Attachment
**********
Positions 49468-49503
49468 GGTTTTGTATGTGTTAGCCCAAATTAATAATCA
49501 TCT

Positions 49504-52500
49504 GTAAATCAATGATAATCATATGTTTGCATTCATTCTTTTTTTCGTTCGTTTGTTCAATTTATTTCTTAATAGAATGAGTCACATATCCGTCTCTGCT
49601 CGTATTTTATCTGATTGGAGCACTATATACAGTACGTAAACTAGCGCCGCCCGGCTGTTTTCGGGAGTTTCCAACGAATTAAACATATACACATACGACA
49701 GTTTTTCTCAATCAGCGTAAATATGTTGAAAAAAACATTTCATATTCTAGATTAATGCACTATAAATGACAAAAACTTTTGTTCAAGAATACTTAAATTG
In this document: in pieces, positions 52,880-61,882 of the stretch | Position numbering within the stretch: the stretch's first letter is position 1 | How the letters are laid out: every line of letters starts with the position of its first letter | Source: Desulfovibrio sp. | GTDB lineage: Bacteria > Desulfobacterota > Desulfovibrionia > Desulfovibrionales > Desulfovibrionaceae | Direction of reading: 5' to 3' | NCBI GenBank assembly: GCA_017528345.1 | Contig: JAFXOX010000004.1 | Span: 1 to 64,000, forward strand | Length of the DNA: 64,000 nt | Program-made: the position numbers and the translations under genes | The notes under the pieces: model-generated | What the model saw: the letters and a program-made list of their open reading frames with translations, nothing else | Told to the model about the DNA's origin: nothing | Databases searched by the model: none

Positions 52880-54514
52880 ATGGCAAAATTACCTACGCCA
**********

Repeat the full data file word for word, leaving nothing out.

Positions 49468-49503
49468 GGTTTTGTATGTGTTAGCCCAAATTAATAATCA
49501 TCT

Positions 49504-52500
49504 GTAAATCAATGATAATCATATGTTTGCATTCATTCTTTTTTTCGTTCGTTTGTTCAATTTATTTCTTAATAGAATGAGTCACATATCCGTCTCTGCT
49601 CGTATTTTATCTGATTGGAGCACTATATACAGTACGTAAACTAGCGCCGCCCGGCTGTTTTCGGGAGTTTCCAACGAATTAAACATATACACATACGACA
49701 GTTTTTCTCAATCAGCGTAAATATGTTGAAAAAAACATTTCATATTCTAGATTAATGCACTATAAATGACAAAAACTTTTGTTCAAGAATACTTAAATTG
In this document: in pieces, positions 52,880-61,882 of the stretch | Position numbering within the stretch: the stretch's first letter is position 1 | How the letters are laid out: every line of letters starts with the position of its first letter | Source: Desulfovibrio sp. | GTDB lineage: Bacteria > Desulfobacterota > Desulfovibrionia > Desulfovibrionales > Desulfovibrionaceae | Direction of reading: 5' to 3' | NCBI GenBank assembly: GCA_017528345.1 | Contig: JAFXOX010000004.1 | Span: 1 to 64,000, forward strand | Length of the DNA: 64,000 nt | Program-made: the position numbers and the translations under genes | The notes under the pieces: model-generated | What the model saw: the letters and a program-made list of their open reading frames with translations, nothing else | Told to the model about the DNA's origin: nothing | Databases searched by the model: none

Positions 52880-54514
52880 ATGGCAAAATTACCTACGCCA